Student tells of being caught in US college shooting

A 20-YEAR-OLD New Zealand student was in a classroom with a door barricaded closed while a history professor was shot dead at the university she attends in the United States.

Alex Howe of Ohope in the Eastern Bay of Plenty has been a student at Delta State University in Mississippi for almost two years. She has been studying exercise science and attends the American university on a tennis scholarship.

She has been enjoying the close-knit community at the university of fewer than 3000 students, but it all changed on Monday morning when a shooting occurred on the campus.

"It was the busiest part of the day... most students were in class [when it happened]," she said.

History Professor Ethan Schmidt, 39, had been shot and killed while he sat at his desk in a university office by a fellow teacher.

Shannon Lamb, a geography teacher at the university, was found dead from a self-inflicted gunshot wound on Monday night local-time.

He was also suspected of murdering Amy Prentiss, a woman detectives believe he was romantically involved in.

The university was in lock-down for three hours.

Students received alerts on their phones, and the university posted a message to its Facebook page when the shooting was reported.

"We were all on our phones and the teacher was saying 'put those away we need to finish the lesson' and someone said 'There's an active shooter'," Ms Howe said.

"Straight away the boys were putting things... barricading the door and pushing desks and chairs in the way... that was probably the scariest part."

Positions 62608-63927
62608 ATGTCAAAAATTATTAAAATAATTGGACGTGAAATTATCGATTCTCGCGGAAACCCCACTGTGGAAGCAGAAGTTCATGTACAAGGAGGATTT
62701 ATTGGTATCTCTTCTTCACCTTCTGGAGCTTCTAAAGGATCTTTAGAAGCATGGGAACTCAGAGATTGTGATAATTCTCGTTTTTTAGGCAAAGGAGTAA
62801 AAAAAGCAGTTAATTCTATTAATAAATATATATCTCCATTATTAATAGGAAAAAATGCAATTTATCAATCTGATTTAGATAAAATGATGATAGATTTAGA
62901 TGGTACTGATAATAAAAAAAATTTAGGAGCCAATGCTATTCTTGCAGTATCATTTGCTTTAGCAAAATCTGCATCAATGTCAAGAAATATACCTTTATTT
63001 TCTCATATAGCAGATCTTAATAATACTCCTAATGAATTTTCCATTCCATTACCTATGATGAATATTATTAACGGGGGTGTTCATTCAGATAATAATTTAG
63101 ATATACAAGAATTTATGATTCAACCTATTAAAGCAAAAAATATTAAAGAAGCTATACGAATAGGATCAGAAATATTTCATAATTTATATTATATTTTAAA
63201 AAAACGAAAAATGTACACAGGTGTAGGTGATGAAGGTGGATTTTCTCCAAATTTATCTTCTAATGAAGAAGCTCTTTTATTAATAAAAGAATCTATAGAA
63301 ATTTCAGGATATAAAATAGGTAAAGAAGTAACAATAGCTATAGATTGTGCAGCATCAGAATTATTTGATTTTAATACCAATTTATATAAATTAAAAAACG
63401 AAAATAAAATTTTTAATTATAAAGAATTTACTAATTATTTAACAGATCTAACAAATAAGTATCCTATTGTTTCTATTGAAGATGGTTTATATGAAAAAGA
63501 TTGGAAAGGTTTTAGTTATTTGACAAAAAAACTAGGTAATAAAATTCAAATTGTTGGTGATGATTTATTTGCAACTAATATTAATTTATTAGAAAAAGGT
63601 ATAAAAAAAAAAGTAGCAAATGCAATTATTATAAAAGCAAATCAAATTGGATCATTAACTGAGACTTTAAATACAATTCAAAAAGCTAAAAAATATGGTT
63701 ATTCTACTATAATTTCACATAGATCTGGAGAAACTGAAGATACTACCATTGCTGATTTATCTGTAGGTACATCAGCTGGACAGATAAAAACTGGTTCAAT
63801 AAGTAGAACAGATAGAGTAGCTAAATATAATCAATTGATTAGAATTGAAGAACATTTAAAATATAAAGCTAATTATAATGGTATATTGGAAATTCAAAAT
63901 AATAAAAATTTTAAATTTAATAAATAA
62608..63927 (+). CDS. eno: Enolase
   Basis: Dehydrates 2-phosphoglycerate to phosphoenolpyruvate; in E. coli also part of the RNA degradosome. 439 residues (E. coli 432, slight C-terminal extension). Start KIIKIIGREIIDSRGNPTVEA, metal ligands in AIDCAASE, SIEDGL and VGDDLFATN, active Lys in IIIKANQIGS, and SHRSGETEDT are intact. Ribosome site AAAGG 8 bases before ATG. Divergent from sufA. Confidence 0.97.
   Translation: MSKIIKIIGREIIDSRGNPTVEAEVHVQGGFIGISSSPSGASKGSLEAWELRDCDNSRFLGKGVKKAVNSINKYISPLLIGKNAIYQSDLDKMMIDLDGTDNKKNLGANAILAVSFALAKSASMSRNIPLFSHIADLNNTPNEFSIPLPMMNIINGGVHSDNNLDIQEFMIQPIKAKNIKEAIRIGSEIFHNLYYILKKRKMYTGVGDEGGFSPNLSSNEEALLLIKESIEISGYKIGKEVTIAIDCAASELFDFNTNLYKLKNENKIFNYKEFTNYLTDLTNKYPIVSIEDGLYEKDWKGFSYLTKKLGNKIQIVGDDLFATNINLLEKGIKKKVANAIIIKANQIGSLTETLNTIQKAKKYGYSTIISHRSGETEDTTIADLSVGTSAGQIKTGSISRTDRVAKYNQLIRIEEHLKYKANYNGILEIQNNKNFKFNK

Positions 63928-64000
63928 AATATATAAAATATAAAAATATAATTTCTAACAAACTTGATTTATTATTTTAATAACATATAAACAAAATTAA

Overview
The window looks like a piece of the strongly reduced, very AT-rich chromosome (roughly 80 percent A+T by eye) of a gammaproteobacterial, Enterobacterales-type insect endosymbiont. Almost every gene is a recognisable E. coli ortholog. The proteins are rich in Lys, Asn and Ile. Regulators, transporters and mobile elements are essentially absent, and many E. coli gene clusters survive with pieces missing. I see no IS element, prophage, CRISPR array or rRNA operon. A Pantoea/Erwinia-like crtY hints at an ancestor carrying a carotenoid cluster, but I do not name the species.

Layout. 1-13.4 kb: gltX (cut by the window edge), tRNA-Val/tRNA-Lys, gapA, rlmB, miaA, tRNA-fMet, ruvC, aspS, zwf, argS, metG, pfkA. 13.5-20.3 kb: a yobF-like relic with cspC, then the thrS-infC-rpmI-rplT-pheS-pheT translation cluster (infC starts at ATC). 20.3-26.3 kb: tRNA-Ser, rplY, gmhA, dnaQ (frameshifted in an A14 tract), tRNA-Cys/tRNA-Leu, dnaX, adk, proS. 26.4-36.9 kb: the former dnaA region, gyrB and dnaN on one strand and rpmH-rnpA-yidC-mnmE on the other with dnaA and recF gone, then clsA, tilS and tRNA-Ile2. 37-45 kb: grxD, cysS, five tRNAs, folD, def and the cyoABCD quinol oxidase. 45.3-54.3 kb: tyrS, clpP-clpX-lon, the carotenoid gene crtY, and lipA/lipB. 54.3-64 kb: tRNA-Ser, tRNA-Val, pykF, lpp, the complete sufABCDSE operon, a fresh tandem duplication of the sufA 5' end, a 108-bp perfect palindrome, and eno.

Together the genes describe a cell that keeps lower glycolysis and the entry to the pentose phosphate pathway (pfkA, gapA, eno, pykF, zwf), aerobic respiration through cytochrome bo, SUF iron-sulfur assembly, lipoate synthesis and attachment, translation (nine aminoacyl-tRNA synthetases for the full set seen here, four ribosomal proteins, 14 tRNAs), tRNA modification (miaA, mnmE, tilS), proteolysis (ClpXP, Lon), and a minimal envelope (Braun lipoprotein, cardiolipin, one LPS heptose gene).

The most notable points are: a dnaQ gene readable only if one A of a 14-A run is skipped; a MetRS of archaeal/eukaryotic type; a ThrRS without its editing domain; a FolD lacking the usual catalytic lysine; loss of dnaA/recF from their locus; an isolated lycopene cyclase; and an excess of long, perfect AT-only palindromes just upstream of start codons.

Her friend and housemate was in the building next door to the shooting and heard the two loud gunshots.

"Obviously people were texting around and trying to find out what was happening," she said.

"The hard thing was we didn't know what was happening, we didn't know who was in trouble and where the guy was... there were a lot of rumours."

Ms Howe said she was debating with herself whether to alert her parents in Ohope to what was happening from the classroom she was locked in.

When she sent a text message home, she wasn't expecting an immediate reply because of the time difference.

"Straight away [her mother] was like 'you're coming home now', she was freaking out. To make things worse, my phone went flat."

Police SWAT teams came to the classroom Ms Howe was in and banged on the door.

"We let them in and they were like 'everyone hands in the air'... we had to leave with our arms raised... it was really freaky."

Back at her home on campus, Ms Howe FaceTimed with her very concerned parents.

"They were absolutely freaking out, they were like 'you need to come home, this doesn't happen in our country'."

Despite the frequency with which college shootings happen in the United States, Ms Howe said she never imagined it would happen at Delta State.

"The whole community is in shock, especially because our school is so small and so close. Everyone knows each other, everyone's got a good bond with each other."

Classes have been cancelled today and Ms Howe said she had been staying at home and resting.

A candlelight vigil will be held tonight US time for the professor who was shot, and Ms Howe said she was looking forward to getting out of the house and seeing everyone in the university community come together.